• + 5
 Saint
  • + 1
 PS and I get the history I've been around since Shimano did metal trap cage style with SPD inside and a funky pair of SPD strappy sandals to pedal with.
  • - 1
 I must doing something wrong because neither Shimano or Time pedals can hold my feet. I've had more close calls and because of accidental cleat release than hard charging. Most of these releases happen on step-downs or trying to get a bit more insurance boost. I just plain wear pedals and cleats out without much effort, not sure if I need or want to run Shimano's XT's at max tension but so far I don't. I really like the extra control of being clipped in the harder I ride but I need to figure out a better setup with lots of rotation with pedal tension that doesn't deteriorate over a short time.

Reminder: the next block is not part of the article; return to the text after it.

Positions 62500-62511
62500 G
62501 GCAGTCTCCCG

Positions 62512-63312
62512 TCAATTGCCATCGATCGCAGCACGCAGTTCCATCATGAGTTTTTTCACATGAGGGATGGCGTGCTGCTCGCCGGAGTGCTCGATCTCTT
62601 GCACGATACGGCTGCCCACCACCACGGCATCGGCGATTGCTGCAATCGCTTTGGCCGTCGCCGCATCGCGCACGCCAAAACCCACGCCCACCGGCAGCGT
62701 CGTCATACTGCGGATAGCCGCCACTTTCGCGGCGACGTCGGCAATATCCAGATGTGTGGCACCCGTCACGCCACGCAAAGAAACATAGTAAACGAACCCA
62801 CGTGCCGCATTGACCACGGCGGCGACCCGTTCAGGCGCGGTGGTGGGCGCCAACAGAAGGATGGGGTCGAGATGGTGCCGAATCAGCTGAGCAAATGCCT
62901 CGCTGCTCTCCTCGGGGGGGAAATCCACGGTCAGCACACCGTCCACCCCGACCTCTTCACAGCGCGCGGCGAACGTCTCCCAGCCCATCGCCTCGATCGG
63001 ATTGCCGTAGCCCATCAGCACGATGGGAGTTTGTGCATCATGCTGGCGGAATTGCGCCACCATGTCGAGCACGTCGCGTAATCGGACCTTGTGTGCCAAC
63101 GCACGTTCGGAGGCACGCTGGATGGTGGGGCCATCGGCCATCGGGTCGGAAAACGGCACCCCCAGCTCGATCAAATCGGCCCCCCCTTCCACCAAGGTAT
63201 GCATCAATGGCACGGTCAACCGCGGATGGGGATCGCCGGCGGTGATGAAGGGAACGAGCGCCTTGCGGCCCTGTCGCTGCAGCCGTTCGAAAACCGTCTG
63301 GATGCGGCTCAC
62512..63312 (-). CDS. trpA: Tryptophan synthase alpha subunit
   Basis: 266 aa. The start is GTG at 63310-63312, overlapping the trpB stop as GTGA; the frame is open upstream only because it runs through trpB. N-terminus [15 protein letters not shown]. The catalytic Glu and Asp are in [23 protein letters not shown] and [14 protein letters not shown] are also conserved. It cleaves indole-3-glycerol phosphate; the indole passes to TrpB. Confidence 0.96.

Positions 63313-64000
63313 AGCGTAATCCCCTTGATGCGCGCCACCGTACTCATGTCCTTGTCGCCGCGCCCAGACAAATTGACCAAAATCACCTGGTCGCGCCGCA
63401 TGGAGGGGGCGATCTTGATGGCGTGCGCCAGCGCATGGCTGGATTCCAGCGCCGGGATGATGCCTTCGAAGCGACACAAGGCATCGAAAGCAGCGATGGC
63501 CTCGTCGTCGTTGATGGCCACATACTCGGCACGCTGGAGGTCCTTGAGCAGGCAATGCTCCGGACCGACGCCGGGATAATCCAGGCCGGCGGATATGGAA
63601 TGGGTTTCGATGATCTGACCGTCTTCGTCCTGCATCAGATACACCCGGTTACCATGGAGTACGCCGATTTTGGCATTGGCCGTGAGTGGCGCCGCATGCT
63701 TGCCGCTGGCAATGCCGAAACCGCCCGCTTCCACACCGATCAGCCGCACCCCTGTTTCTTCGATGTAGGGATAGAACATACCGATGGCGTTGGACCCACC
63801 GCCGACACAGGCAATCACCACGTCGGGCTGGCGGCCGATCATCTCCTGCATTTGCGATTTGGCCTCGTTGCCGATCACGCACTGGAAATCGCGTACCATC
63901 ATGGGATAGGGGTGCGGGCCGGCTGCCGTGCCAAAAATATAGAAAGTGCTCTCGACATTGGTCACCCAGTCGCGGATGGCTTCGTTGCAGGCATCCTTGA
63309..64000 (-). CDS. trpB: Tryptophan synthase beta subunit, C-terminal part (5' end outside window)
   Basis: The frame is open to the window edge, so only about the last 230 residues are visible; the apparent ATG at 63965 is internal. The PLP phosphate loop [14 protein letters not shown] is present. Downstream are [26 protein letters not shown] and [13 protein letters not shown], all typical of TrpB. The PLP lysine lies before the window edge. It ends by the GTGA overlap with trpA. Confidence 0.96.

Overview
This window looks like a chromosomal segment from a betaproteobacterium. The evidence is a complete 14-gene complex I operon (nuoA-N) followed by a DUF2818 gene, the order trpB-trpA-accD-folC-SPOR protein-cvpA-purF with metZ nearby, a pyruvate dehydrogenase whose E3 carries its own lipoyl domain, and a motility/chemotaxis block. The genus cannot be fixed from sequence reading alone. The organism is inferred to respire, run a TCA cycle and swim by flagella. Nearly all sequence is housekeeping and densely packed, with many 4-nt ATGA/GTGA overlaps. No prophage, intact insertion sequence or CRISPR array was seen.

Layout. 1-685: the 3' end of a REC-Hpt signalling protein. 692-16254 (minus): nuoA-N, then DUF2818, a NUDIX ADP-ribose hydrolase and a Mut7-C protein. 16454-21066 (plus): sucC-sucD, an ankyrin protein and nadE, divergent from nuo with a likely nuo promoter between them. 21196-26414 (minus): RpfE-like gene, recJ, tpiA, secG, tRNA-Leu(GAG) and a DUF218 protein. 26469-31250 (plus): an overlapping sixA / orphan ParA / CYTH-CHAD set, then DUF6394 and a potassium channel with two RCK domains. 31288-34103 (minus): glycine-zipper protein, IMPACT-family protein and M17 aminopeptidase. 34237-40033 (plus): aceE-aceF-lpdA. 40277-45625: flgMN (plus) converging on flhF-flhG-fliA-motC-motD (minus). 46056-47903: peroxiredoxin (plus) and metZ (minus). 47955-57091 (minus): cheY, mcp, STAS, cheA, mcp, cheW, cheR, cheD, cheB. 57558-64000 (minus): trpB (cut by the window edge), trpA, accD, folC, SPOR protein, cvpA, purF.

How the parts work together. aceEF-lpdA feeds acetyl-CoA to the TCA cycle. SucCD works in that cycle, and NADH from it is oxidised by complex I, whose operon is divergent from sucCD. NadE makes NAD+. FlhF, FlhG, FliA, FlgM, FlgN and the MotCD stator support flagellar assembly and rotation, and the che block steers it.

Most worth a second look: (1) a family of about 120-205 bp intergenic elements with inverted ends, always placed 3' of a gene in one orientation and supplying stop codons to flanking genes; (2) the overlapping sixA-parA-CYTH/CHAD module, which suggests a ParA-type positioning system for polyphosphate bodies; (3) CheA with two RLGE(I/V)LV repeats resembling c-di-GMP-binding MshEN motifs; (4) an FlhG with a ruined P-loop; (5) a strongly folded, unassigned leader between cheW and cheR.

• + 1
 I've owned and ridden Shimano SPD's since the original 737's (which are also still going strong) and have never had this problem unless the cleats are worn. Presume you are using single release and not the silver multi release cleats?
  • + 2
 Cleats are worn.
  • + 3
 There are two types of cleats Shimano offers. Type 1 Allows releasing upwards when you pull upwards. Type 2 allows releasing only sideways. If you have problems with releasing cleats go for single release. Also you might have your cleats misaligned so that you are on one or other side of the float the pedals allow.
  • + 1
 same, get ht pedals with float cleats - with tension to the max it is allmost impossible to unclip accidently (i am afraid of dislocating my knee in a crash though)
  • + 1
 @bigtim: those silver cleats are the devil.
  • + 1
 @bigtim: